Poor spend 9% of income on lottery ticketsThe Consumerist recently had an interesting post about a study that shows that poor households, with annual take-home incomes under $13,000, on average, spend $645 a year on lottery tickets, which comes to about 9% of their yearly income.

While the study is about two years old, I doubt things have changed much since then, and it got me to thinking about how I grew up. My parents never played the lottery, but I have a grandmother who did -- and probably still does -- and I had a lot of uncles and aunts who also played. One might think that would have influenced me to play, but if anything, it probably did the opposite. After all, even when I was eight years old, I could see that my uncles and aunts, despite playing the lottery every day, weren't exactly rich. And my relatives always made it clear that they knew they were on a fool's errand.

How foolish? Well, according to Powerball's website, the odds of winning the grand prize are 1 in 195,249,054.

So why do people without a lot of money play the lottery, especially if they know that the odds are against them? I have some theories, ranging from the obvious to, hopefully, the insightful.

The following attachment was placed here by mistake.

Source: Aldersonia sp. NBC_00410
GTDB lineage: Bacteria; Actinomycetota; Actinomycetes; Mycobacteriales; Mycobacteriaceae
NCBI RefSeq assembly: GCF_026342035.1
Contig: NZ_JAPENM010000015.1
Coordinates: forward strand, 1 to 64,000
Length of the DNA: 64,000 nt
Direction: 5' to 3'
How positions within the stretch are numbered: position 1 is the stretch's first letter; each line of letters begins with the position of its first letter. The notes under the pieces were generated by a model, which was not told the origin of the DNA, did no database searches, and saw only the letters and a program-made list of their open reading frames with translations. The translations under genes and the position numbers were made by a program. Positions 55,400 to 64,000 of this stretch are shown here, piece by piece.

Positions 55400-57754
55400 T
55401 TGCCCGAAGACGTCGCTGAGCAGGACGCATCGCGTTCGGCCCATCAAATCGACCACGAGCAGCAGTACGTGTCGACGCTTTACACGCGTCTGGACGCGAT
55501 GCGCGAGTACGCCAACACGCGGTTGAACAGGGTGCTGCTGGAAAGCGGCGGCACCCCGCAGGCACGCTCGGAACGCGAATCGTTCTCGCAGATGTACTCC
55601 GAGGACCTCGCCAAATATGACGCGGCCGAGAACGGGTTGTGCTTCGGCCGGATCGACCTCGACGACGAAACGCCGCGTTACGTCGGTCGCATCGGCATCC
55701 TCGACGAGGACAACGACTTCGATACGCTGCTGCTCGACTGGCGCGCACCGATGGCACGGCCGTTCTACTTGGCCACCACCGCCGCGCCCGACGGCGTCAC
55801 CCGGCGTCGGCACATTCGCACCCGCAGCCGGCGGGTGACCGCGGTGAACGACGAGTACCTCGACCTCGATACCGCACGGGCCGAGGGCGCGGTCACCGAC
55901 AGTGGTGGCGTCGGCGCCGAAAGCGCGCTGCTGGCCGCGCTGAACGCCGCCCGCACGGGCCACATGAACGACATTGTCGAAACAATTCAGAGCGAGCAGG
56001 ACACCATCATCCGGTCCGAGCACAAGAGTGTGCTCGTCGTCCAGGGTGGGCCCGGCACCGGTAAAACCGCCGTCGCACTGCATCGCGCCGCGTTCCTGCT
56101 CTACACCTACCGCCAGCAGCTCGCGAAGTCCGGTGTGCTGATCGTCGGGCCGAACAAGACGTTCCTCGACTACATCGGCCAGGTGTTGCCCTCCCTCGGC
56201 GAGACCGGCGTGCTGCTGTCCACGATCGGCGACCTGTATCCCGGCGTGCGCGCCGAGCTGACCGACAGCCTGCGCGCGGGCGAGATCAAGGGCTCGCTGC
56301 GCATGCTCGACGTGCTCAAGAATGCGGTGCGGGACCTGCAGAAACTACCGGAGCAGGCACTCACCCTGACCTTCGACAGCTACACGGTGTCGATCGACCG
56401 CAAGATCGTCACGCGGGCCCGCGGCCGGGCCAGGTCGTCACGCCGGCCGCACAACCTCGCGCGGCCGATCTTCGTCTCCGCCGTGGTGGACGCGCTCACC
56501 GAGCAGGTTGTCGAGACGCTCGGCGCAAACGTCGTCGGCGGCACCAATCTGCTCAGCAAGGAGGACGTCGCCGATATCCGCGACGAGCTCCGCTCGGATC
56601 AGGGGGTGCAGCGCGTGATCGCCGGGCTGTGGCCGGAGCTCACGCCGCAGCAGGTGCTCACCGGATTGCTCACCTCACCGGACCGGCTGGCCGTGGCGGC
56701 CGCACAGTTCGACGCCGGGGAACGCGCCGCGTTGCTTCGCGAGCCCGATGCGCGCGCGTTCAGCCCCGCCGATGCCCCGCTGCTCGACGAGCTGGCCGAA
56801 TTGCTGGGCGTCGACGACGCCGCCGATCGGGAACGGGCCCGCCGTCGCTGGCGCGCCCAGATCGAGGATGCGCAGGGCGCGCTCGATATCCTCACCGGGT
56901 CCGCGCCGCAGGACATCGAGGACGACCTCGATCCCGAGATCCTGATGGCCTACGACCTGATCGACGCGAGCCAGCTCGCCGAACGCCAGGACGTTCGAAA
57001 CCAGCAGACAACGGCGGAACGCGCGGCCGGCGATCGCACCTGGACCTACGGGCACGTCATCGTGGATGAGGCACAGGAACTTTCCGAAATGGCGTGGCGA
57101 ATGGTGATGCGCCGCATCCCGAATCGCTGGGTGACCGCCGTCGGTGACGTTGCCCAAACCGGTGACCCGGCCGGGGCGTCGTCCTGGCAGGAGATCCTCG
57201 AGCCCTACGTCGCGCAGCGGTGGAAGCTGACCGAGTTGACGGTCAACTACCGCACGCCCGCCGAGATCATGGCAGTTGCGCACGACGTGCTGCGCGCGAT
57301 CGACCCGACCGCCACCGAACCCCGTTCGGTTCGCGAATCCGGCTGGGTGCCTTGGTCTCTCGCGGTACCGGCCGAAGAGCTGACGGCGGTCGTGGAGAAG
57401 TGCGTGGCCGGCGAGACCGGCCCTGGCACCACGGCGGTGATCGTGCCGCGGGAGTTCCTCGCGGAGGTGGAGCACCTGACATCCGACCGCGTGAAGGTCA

The hype is hard to ignore. As I'm writing this, the winnings for the next Powerball -- arguably the best known lottery, though obviously there are a lot of different lotteries out there -- is at $220 million. Now, I hadn't read about this $220 million figure until I started researching this post, so I'm guessing it's not that big of news. But if nobody wins the next drawing, or the next, and that jackpot gets bigger, the media will start covering it more. (Wikipedia states that the highest Powerball jackpot was in 2006 for $365 million.) And the more people who start buying into a lottery, the harder it can be to resist -- even if your logical side tells you that the odds of winning are virtually impossible and that your money would be better served staying in your wallet. Still, it's easy to understand why someone with almost no cash would want to buy into the possibility of having more income than they know what to do with.